Why digital twins are crucial to the development of ADAS and CAV.

This is no game: how driving simulations save lives

Our Zenzic CAM Creator series continues with Josh Wreford, automotive manager at driving simulation software provider, rFpro.

With digital twins so crucial to the development of advanced driver assistance systems (ADAS), carmakers including Ferrari, Ford, Honda and Toyota have turned to driving simulation software provider, rFpro. Here, automotive manager Josh Wreford explains the company’s cutting-edge work.

Josh Wreford of rFpro
Josh Wreford of rFpro

JW: “While others use gaming engines, our simulation engine has been designed specifically for the automotive industry, and particularly connected and autonomous vehicles (CAVs). That’s a big difference because gaming software can use clever tricks to make things seem more realistic, whereas our worlds are all about accuracy.

“We use survey grade laser scanning to create highly detailed virtual models and have an array of customers testing many different ADAS and CAV features, everything from Level1 right up to Level5. We can go into incredible detail, for example, with different render modes for lidar, radar and camera sensors, it is possible to simulate different wavelengths of the electromagnetic spectrum for detailed sensor modelling. It is up to the customer to decide when their system is ready for production, but we save them a lot of time and money in development.

rFpro simulation Coventry
rFpro simulation: Coventry town centre

“Safety critical situations are extremely difficult to test in the real world because it’s dangerous and crashing cars is expensive! That’s why digital twins are great for things like high speed safety critical scenarios – you can test human inputs in any situation in complete safety. Whenever you have a human in play you’re going to have problems because we’re great at making mistakes and are very unpredictable! rFpro provides high quality graphics running at high frame rates to immerse the human in the loop as much as possible. This allows accurate human inputs for test scenarios like handover to a remote driver. We can even allow multiple humans to interact by driving in the same world.

rFpro simulation Holyhead
rFpro simulation: Holyhead

“Before joining rFpro, I worked at McLaren Automotive on gearbox control software, which involved very similar control coding to ADAS. Ethical questions are always interesting, but ultimately a control engineer has to decide what the next action should be based on the exact situation. Our simulations drive robust engineering and better algorithms, so you get the best reaction no matter what occurs.”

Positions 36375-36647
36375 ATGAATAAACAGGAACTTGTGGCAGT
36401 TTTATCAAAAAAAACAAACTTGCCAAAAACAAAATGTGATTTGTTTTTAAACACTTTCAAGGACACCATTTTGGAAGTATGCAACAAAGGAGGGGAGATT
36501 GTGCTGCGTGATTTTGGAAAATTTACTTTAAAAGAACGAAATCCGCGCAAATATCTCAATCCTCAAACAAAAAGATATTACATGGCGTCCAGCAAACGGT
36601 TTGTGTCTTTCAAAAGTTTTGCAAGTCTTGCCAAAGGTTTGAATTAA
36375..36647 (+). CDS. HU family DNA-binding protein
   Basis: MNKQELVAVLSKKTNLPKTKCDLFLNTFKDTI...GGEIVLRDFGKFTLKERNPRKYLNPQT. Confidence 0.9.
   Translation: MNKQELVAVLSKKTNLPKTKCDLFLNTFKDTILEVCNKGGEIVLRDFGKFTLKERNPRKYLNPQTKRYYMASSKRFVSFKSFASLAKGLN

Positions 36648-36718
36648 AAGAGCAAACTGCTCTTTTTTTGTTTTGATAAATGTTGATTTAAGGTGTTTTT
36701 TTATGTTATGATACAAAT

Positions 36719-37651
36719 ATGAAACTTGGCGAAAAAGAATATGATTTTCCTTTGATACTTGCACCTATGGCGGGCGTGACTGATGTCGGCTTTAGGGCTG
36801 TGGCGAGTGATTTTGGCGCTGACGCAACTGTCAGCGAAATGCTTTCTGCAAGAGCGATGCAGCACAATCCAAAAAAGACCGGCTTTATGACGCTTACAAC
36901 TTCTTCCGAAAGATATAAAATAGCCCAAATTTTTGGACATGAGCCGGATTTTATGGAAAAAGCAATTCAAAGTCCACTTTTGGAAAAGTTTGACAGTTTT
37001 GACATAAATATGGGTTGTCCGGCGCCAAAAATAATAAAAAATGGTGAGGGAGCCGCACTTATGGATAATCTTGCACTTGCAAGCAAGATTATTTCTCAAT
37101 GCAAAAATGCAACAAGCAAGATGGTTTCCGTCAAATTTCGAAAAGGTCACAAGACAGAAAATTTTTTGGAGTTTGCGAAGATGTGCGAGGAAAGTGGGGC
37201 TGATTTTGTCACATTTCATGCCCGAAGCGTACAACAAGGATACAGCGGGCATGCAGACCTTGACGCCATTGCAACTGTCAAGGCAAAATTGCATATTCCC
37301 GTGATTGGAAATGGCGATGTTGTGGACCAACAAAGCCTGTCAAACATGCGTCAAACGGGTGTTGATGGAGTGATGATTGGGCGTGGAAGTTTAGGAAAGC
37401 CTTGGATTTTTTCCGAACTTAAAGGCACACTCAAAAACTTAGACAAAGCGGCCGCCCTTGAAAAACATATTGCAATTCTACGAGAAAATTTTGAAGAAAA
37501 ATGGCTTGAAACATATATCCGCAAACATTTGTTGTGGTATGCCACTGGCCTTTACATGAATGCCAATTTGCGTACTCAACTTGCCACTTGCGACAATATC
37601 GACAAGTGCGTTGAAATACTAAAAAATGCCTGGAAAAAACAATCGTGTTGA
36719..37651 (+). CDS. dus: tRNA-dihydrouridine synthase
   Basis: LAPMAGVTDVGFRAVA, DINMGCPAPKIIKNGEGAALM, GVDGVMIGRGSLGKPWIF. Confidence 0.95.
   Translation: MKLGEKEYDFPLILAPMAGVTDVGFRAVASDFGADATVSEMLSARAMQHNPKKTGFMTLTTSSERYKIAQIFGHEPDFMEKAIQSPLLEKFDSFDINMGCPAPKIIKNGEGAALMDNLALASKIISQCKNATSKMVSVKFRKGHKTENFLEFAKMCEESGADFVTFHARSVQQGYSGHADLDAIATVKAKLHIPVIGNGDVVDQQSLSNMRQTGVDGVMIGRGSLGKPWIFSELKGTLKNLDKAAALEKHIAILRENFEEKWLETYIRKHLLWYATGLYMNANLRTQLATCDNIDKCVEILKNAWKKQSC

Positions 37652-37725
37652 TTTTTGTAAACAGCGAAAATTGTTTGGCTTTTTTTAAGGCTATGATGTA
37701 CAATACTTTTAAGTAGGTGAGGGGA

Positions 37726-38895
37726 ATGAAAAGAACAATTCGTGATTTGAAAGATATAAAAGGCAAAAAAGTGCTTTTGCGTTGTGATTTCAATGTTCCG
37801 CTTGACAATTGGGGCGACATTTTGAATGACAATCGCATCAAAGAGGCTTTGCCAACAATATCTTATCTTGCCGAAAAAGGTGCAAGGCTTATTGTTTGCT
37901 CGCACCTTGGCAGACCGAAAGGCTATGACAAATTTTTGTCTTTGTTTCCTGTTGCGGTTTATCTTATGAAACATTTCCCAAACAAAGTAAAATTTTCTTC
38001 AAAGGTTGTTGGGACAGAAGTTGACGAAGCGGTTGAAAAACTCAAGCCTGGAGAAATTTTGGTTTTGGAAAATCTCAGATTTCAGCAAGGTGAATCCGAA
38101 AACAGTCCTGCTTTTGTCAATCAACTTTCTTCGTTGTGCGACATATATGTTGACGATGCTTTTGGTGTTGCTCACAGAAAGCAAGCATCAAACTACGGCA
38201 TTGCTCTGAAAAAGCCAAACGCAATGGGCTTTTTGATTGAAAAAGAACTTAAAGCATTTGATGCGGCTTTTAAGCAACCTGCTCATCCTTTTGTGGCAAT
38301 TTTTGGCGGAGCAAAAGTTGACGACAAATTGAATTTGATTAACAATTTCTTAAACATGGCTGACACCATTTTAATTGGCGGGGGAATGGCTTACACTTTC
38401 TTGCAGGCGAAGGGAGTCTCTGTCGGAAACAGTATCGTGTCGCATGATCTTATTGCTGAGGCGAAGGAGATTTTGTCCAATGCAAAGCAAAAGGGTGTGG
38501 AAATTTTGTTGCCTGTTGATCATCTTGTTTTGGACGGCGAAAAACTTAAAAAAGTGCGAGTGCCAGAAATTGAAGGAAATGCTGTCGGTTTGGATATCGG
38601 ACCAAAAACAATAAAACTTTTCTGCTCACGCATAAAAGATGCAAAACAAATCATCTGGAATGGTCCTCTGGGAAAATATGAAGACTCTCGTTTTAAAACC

For further info, visit rfpro.com.

Kevin Vincent, Director at the Centre for Connected and Autonomous Automotive Research, says the UK is at the cutting edge of driverless car technology and business models.

The UK: probably the best self-driving roadmap in the world

Our Zenzic CAM Creator series continues with Kevin Vincent, Director at the Centre for Connected and Autonomous Automotive Research (CCAAR), part of Coventry University’s Institute for Future Transport and Cities.

CCAAR brings together expertise from both academia and industry, working in partnership with Horiba Mira’s engineering and test teams (Horiba Mira is a global leader in advanced vehicle engineering, research and product testing). With an impressive 150 Post Graduate Research (PhD) students, the centre plays a key role in addressing the skills gap as the automotive sector presses ahead with connected and autonomous vehicle (CAV) development. It’s an important hub for developing new connected and automated mobility products and services, covering everything from design and safety to human factors, such as trust and perception.

Right, let’s start with a big question: How is the UK doing in terms of becoming a world leader in self-driving?

KV: “In partnership with the government’s Centre for Connected and Autonomous Vehicles (CCAV), Zenzic has overseen the cost-effective creation of a complete ecosystem of testbeds. It has also delivered a comprehensive roadmap, probably the best in the world. We have great disruptive companies, such as Aurrigo, who are pushing the boundaries of both the technology and the business model. The UK is absolutely at the cutting edge.”

So far, so good. How do we build from here?